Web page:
Among other entertainment software formats being offered in supermarkets, video and computer games are the fastest-growing segments. For example, the Interactive Digital Software Association, Washington, recently announced that 1998 unit sales of video games increased 37% over 1997, while personal-computer game unit sales increased 18%. This amounted to record-breaking totals of $3.7 billion in video game sales and $1.8 billion in computer games.
"Game sales have rebounded impressively," said Jeff Rouse, vice president for interactive media at Ingram Entertainment, La Vergne, Tenn. "They're popping up everywhere at the magic price points of $19.99 to $24.99. They offer a great return on investment with the right depth of copy and proper space commitment in high traffic areas."
"We've been doing very well with video game sales," said Craig Hill, video specialist at Harps Food Stores, Springdale, Ark. "We're using locked spinner racks from Jack of All Games [Cincinnati], which has controlled our shrinkage so we can show a nice profit."
PC games, meanwhile -- along with other computer software -- have yet to achieve that broad acceptance. "Progress has been slow, but sure," said Ken Currier, chief executive officer of Expert Software, Coral Gables, Fla. "We supply a base of 1,000 grocery stores and supermarkets on a regular basis, with run rates equal to those of some computer stores."
Currier sees the growing number of installed PCs as a promising development. "Today there are many more middle-class families buying computers. They're a more casual audience; they're not making trips to the computer store. If they see a good supermarket display at an impulse price point, around $12, they'll buy it. We're especially successful here with entertainment product -- our 'Casino' title has been hugely popular -- rather than productivity software."
Productivity and other higher-ended software offer their own challenges. "There are only certain retailers capable of selling front-line product," said Rouse. "It takes experience and commitment. A store-within-a-store design helps. The goal is to get the customer used to seeing this type of product in a supermarket."
Another software supplier working to effect this change is Major Connections, Dallas, which services 1,800 stores, including 25 of the largest supermarket chains. "We're doing a lot to include software as a permanent category in supermarkets," said Margaret Pacheco, senior vice president for sales and marketing. "Not all stores fit the demographics for sell-through potential, but it's becoming more a part of the general-merchandise mix in forward-thinking chains, and part of the entertainment section in larger chains. We're moving it from an impulse purchase to a destination."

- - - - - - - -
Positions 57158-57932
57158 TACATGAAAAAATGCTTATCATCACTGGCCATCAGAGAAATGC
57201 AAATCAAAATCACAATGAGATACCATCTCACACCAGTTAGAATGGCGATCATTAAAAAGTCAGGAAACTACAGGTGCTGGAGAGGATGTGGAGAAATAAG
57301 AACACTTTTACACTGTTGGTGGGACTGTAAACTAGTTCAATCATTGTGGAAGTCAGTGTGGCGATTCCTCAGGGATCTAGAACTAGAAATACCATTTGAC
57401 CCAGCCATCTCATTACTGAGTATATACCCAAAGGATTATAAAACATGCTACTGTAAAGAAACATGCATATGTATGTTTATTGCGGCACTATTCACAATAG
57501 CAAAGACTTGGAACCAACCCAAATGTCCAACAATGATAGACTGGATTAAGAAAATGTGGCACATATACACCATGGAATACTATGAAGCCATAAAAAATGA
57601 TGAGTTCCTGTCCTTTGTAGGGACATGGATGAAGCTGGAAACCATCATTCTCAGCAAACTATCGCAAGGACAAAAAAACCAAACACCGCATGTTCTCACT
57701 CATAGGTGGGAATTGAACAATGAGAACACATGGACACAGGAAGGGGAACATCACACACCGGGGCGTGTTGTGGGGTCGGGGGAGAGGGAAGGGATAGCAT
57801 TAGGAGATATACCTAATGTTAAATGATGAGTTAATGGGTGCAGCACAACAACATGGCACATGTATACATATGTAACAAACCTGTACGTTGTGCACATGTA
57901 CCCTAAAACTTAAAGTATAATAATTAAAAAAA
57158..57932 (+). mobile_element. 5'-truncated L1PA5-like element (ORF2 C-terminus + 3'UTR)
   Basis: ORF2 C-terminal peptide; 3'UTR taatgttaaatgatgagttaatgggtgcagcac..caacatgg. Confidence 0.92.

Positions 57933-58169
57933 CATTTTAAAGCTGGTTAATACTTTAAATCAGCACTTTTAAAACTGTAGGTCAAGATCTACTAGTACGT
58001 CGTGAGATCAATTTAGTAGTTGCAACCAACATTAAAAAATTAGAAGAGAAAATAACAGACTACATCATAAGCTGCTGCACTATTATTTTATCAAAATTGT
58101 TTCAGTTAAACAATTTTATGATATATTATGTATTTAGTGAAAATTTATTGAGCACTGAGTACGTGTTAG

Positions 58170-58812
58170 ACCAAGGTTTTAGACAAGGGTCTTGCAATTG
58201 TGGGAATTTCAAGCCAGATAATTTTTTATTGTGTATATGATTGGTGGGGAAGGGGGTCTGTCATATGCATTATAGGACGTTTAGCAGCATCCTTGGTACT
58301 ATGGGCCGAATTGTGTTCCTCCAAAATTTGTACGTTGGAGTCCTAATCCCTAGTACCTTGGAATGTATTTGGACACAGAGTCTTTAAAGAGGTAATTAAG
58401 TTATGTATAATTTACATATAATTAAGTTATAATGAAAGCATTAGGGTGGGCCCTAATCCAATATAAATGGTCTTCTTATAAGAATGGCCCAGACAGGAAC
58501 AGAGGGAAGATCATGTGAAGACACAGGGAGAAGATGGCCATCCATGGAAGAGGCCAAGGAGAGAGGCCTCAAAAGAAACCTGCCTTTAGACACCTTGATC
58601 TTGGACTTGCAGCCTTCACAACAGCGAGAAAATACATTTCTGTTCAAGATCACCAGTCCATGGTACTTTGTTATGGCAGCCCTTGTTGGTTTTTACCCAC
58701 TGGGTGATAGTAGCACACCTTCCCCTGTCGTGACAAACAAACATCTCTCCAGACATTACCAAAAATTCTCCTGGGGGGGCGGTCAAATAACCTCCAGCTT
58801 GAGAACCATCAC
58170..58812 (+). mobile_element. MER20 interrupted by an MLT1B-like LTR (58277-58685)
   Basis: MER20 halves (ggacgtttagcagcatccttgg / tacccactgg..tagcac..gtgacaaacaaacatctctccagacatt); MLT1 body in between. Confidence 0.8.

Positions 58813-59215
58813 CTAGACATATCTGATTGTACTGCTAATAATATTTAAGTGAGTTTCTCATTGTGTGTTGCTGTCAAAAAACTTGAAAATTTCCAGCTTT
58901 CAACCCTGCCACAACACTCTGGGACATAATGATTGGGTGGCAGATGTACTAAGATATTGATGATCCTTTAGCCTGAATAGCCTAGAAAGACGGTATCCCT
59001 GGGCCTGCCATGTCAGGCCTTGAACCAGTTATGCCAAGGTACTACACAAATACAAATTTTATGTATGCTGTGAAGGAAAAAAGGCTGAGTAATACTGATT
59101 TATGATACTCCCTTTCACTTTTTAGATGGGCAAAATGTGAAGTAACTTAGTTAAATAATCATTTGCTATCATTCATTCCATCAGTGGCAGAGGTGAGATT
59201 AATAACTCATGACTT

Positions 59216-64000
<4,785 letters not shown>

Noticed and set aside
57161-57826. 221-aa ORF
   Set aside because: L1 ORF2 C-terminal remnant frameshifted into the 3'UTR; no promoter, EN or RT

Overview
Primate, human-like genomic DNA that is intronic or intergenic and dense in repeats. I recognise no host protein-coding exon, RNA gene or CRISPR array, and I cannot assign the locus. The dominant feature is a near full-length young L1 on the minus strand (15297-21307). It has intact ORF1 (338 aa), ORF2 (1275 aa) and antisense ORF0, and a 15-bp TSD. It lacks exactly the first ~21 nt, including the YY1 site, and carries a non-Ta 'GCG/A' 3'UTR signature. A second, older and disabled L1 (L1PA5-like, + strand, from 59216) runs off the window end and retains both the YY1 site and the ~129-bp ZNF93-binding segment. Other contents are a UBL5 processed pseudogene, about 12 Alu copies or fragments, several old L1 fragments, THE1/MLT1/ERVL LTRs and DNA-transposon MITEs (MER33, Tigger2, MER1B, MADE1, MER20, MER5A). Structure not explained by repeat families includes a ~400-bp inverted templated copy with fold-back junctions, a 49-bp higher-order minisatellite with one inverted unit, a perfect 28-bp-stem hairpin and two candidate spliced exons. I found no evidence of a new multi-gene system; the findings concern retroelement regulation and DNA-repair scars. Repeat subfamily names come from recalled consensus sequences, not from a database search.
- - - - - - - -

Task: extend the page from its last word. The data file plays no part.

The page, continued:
Audio books also offer extra sales potential. "Audio books can fit well into the supermarket entertainment mix," said Patti Whitehouse, sales representative for Landmark Audio books, Minneapolis. "Especially in video departments. Each extra product is an extra reason to draw in a customer."
"Including rentals and sales, audio books are a $2 billion industry," said William Anderson, sales manager for audio books at Ingram Entertainment. "Their audience is upscale and primarily female. Surprisingly, self-help and relaxation are the main sales categories. An unabridged Stephen King audio book at $60 doesn't fit into this environment."
This category is undergoing its own format change. "The product selection is growing," said Anderson. "First there was abridged, then unabridged, now CD. The bigger authors, like Grisham and King, will have unabridged CD versions as unabridged versions gain more acceptance."
Finally, a newcomer to this list of alternatives to video sell-through is the Divx disc, the controversial alternative to "open" DVD, which is making strong inroads into supermarkets. "We believe that Divx will certainly make sense in supermarkets when there's a large installed base of players," said Josh Dare, director of communications at Digital Video Express, Richmond, Va. "It will allow supermarkets to be in the rental business without the costly infrastructure to track returns, since the customer never returns it. It addresses the copy-depth issue in the most satisfying way possible: Supermarkets buy at wholesale, sell at retail, and order only what they need."
With all these products from which to choose, supermarkets now have more tools than ever to develop their own entertainment centers.